Despite advances in veterinary medicine, the first few weeks of a foal's life can still be risky. Many health problems can arise, including myriad gastrointestinal (GI) disorders that can quickly drain a youngster of health, vigor, and sometimes... Read More


Basic Horse Anatomy and Physiology

January 01, 2005

Gain an understanding of how the horse is constructed and what this means in the realm of form to function.... Read More


New Web Site Focuses on Equine Digestive Health Education

December 20, 2004

A new web site, now available at www.SucceedDCP.com, offers horse owners and trainers a single source for a wide variety of facts on the critical topic of equine digestive health. Created by... Read More


New Supplement Targets Digestive Tract Health

December 01, 2004

A new product has been designed to counteract the effects of stress and support the health of the entire equine digestive tract. SUCCEED is a new supplement, introduced by Freedom Health, that the company says has been shown to be safe for all... Read More


Diagnosis and Management of Equine Food Sensitivity

November 18, 2004

The percentage of horses that suffer from food allergies remains unclear.... Read More


Diet: When Horses Need Less Carbs

April 01, 2004

Research suggests some horses (growing foals, laminitic horses, etc.) could do well on low-glycemic diets. ... Read More


Colic Surgery and Reperfusion Injury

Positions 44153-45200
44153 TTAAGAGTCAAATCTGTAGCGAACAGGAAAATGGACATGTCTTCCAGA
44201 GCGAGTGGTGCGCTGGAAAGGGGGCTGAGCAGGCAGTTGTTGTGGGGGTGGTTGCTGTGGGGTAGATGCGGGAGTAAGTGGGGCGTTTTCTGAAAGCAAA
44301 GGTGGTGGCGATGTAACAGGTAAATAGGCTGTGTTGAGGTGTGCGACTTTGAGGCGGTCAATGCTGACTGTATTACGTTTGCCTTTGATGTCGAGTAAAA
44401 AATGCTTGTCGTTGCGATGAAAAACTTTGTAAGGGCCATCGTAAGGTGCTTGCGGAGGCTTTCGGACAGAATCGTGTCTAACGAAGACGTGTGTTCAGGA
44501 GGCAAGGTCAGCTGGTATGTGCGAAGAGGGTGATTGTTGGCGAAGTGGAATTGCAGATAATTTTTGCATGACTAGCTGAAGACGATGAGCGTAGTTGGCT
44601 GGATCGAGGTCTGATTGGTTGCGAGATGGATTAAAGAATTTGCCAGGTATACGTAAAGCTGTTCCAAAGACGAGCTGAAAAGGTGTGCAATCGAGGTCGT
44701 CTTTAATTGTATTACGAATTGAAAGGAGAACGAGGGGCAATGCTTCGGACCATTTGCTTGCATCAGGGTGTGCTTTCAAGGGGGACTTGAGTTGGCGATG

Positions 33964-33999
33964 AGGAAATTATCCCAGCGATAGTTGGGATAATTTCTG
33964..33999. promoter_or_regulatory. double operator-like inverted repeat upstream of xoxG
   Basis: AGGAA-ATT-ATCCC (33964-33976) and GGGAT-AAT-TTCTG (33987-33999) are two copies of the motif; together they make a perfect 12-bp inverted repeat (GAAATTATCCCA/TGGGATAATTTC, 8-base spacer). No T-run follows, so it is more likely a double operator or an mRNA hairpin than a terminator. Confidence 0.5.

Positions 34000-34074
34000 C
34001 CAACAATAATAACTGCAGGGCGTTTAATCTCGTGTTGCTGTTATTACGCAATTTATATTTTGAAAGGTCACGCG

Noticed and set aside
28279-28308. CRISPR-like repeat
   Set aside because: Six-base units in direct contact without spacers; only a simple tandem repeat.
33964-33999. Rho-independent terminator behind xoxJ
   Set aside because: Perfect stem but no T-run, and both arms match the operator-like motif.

March 01, 2004

During colic surgery, it can be difficult to judge whether twisted bowel deprived of oxygenated blood, a process called ischemia, will recover sufficiently once it is replaced and blood flows again. While the bowel might look healthy on the outside, ... Read More


Gastrointestinal Rupture Clinical Signs (AAEP 2003)

February 17, 2004

Results of the study could help veterinarians know what signs to look for to make a definitive diagnosis of intestinal rupture, thus allowing them to prevent prolonged suffering of the affected horse and additional expense to the horse owner, as euth... Read More


Cribbing: Effect on Colic (AAEP 2003)

February 04, 2004

Cribbing, the oral stereotypic behavior in which the horse grabs an object with his teeth while flexing his neck and sometimes swallowing air, has long been suspected as a cause of colic. ... Read More


When a Foal Needs Surgery (AAEP 2003)

January 31, 2004